otherwise wouldn’t have interacted with.


I’ve seen people offer prayers, support me in faith
stuff, talk about the big issues. All with a godly focus. Like a church almost

And I also love that people really felt God’s presence using the internet. This is a key point, that spiritual growth can indeed be achieved through internet use. After all, God has used some rather varied means to reach out to human kind, including a burning bush, bright star, a rainbow and even a talking donkey, so why not the internet too?! The responses ranged from seeing him through the words or responses of others, to a more active and personal answer to prayer. ‏‪@CatDeBie  felt that she was constantly reminded of God’s presence through following other Christians on Twitter and ‏‪@NoNonperson suggested that she felt God’s presence more in online interaction that at church.
@giles_morrison said this:

Difficult. I find my compassion challenged, there’s more to despair of in creation and I’m unequal to the prayer challenge. 

might be tiny fraction of looking into the heart of God. I’ve become more reliant on prayer by the Spirit. I don’t have the words 

What a wonderful idea, that he might be experiencing a tiny fraction of God’s heart by simply using the internet, I love that! But indeed this is something that came across in several responses and one I can relate to as I have felt God’s presence online on numerous occasions, and sometimes very personally. Read my owl story for example, if you haven’t already… 



All of this though, does require a definite choice to participate, which could be in actively choosing to follow or like other Christians on social media but also in engaging with the platform, posting prayer requests, responding to others or seeking out spiritual advice.So a Christian practice of internet use is communal both in a
passive sense – by being part of something bigger, but also in an active sense
– in actually receiving from God through others, by being online.

And experience is great, but that’s just a part
of a Christian Practice, being shaped and formed as a result is also vital. Pam Smith mentions this in her fab book ‘Online Mission & Ministry‘ as she talks about how using the internet has been key in her formation both as a
Christian and as a minister. She highlights the importance of Christians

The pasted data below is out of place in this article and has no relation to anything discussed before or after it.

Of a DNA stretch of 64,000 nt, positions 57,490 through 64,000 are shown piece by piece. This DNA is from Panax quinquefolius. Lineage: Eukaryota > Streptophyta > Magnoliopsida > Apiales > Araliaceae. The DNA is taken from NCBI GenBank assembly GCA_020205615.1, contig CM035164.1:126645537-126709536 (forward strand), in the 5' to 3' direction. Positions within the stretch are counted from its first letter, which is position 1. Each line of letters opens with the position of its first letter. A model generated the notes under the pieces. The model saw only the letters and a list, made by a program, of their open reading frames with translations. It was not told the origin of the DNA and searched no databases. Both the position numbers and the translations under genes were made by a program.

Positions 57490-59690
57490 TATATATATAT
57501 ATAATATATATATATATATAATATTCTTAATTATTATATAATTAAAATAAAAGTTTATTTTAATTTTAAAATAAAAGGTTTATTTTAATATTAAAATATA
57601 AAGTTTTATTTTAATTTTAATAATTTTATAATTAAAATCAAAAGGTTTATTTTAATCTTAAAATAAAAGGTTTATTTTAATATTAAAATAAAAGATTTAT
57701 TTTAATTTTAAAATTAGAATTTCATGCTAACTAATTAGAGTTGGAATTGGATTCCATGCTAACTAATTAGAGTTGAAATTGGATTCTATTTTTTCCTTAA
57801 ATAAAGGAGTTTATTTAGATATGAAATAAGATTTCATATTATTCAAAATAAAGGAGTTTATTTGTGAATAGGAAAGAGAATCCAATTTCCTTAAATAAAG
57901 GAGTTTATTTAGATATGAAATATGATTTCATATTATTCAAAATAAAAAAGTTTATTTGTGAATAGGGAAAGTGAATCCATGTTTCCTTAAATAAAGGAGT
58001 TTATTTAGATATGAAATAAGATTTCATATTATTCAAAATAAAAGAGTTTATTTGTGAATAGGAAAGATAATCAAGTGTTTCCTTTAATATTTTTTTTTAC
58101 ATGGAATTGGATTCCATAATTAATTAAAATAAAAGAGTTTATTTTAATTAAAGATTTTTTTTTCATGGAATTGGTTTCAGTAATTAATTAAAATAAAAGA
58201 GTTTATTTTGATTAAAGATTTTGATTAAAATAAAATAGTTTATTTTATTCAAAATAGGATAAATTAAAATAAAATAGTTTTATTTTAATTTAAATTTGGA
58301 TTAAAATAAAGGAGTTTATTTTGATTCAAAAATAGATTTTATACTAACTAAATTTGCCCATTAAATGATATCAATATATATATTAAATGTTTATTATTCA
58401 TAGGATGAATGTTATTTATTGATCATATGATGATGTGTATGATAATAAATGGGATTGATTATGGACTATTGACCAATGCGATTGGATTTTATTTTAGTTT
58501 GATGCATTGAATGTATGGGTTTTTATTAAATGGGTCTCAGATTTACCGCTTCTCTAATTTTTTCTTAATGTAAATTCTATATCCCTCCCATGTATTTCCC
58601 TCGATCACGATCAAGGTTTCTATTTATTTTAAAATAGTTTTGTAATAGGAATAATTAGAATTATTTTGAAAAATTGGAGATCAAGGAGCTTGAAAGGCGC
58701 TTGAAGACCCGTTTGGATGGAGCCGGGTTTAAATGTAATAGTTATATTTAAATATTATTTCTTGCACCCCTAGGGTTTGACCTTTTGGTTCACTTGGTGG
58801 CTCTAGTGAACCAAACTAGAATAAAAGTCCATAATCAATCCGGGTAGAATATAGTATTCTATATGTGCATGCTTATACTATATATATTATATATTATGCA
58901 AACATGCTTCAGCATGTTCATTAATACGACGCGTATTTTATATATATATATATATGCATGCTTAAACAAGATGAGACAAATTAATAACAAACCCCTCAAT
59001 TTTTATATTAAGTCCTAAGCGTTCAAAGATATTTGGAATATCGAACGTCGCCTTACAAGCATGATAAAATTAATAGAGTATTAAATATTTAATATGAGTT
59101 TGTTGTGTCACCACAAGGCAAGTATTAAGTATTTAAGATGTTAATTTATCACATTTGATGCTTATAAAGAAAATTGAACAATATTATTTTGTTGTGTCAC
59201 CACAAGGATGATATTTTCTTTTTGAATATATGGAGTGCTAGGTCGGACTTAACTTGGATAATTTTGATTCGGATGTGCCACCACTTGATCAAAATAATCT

sharing thoughts and ideas online in order to explore faith. Likewise, Romans
2 tells us we should be transformed by the renewing of our minds, in order to
know more of God, therefore in any Christian Practice we must allow ourselves
to be formed and changed, through God, by being online. This passage also tells
us not to conform to the pattern of this world, so we must also be aware of how
we use the internet so that we are there with a Christian presence and not one of
this world.

One of my fave people right now is Pope Francis (@pontifex). On
the World Day of Communications last year, he said felt the internet was a
gift from God, when referring to its benefits and possibilities! He asked also:

How, then, can communication be at the service of an authentic culture
of encounter? What does it mean for us, as disciples of the Lord, to encounter
others in the light of the Gospel?

What indeed? Something to ponder further I think…


As I look
back to Dykstra’s definition then, I see a
Christian practice of internet use that embraces communal action in which God
is made known. A practice that, in a 21st Century way, has a ‘virtual’
monastic air to it, where prayer punctuates the day as internet use does for
the modern Christian. Social media statistics show
that a large portion of users access their accounts several times each day and
often at the same time each day. In this way if the Christian
internet user does so with God as his focus, he is continuing the tradition of
thousands of years of believers seeking God several times each day. The monastery
is virtual, the community is online and the prayers and praises typed, but
together they provide a constant chain of prayer, praise and thought toward


Canterbury #VicarSchool

This really has been an amazing week at Vicar school, and not yet finished. Such a privilege to be at a college that means we get to be here at the ‘Mother Church’ of the entire Anglican communion (that’s all the Anglican churches across the world). Still processing, more blogposts to follow, but here’s some snapshots of it…

Cathedral Crypt, stunning light…

Lying on the floor, explanation to follow! #Perspective

Stunning Sculpture in the crypt
Taize worship by candlelight

Candlelit Pilgrimage in Canterbury Cathedral

So this week I am away for a week studying, as it’s our annual
residential week, which, to be honest, is always slightly daunting. This year it has come
right after Easter – I got home from church on Easter Sunday, grabbed some
lunch and then was off. So, not only are we away for a week but most of us are
exhausted before we start! My plan for self-preservation was to do only what
was absolutely essential.
a few nights ago I was persuaded to join friends at a candlelit pilgrimage of
Canterbury Cathedral and boy am I glad I went.  It was just stunning…
hours, at 8.30pm, we were let into a very dark and empty cathedral. The bustle of the endless tourists and backpacks was gone and in it’s place was a holiness
reflected in the silence and dusty air. The
lights were off with just the odd candle or spotlight to light our path around this great building. The
orange glow from the floodlights outside dappled through the leaded lights onto those majestic giant legs of pillars. I